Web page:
Most of my first two years as an Assistant Patrol Officer was spent on patrol or stationed at a base camp that I had to build out of bush materials.
During that time, I had to become totally familiar with Melanesian, understand law and order issues, supervise the building of an airstrip and connecting roads and cope with whatever I could at my junior level of the everyday myriad duties most Kiaps dealt with.
In this I was assisted by one policeman rostered on a rotational basis from the Patrol Post five hours walk away or a 10 minute flight if I got lucky.
A Kiap’s duties were so different from what most people in Australia would experience, it’s no wonder the vast majority of Australians failed in any way to comprehend just how PNG was being prepared for nationhood.
Returning from my first leave after two years and being promoted to Patrol Officer, I conducted a courtship over the radio telephone with a young lady I met during my time in Australia. We married when I next went on leave and returned to PNG for my third two-year stint.
My time in PNG was enormously rewarding. I enjoyed the challenges it brought and the discussions with the local people about what development was possible. After agreement was reached, you could then just stand up and start without the cloying and annoying necessities of metropolitan bureaucracy.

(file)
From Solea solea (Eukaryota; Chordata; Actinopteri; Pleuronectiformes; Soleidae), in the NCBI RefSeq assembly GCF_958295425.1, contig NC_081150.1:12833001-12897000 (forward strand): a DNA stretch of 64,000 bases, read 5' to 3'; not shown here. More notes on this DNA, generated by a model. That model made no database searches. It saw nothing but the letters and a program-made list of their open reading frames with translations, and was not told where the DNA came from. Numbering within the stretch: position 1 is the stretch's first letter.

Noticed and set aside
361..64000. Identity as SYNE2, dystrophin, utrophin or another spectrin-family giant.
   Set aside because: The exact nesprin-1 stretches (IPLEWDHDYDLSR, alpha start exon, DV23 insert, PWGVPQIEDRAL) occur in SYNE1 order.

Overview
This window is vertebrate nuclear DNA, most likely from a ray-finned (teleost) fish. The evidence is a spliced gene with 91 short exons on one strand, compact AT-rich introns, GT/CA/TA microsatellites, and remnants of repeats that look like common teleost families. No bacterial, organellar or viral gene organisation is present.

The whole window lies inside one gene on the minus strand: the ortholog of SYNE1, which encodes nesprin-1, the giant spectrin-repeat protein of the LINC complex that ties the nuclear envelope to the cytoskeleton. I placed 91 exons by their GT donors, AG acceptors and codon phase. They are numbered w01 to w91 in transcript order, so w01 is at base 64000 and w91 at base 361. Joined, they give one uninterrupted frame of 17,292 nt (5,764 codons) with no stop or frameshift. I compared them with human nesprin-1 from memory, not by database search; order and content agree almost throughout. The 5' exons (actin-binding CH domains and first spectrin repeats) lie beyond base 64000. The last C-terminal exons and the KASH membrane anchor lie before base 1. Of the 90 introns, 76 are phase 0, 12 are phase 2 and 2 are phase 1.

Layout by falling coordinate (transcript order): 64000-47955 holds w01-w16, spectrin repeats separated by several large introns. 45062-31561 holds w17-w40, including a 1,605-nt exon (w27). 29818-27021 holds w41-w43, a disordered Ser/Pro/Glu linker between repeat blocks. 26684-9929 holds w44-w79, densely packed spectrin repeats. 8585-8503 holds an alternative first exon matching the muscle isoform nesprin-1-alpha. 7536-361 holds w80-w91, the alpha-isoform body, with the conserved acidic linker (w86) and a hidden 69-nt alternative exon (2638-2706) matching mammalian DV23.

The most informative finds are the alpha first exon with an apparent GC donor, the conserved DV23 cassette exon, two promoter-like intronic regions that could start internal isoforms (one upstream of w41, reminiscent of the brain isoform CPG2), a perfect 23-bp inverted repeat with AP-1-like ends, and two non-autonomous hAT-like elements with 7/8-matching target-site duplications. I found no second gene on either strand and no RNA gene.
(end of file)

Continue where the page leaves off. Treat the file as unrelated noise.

I attended my Magistrates Training in Moresby in 1972 and was gazetted a magistrate of the Local Court in 1973.
My postings in the Morobe District, as it then was, were Pindiu, Mindik, Kabwum, Aseki, Wau, Sialum and Finschhafen.
After six years on field outstations, I applied for a Training Officer’s job in Moresby, given we now had a small baby and might need the resources a big city could offer.
Whether this was a good move in hindsight is debatable as soon after we moved into our accommodation it was broken into and almost everything we had was stolen. I decided we would have to move back to Australia and left PNG with mixed feelings.
After attempts at working in television and the commercial industry I found, for some reason, the skills acquired in PNG were of little use.
Furthermore, I had no idea at the time that I was suffering from post-traumatic stress disorder after a friend was involved with an air crash and I had to go to the crash site.
Eventually, I rejoined the Commonwealth public service and moved around a number of departments. I finally ended up in Brisbane after a two year stint on Cocos (Keeling) Islands where I found my PNG experience very useful.
After leaving the Commonwealth and joining the Queensland Department of Emergency Services, I am now semi-retired and look after a small cattle stud.
Every two years, many of the former PNG Kiaps gather to say hello to each other. While some have done very well it is noticeable that our service in PNG is a common bond that will never be broken.
We were changed by the experience and many found it very hard to return and settle down in the society we came from. We will never forget our time in PNG or the PNG people.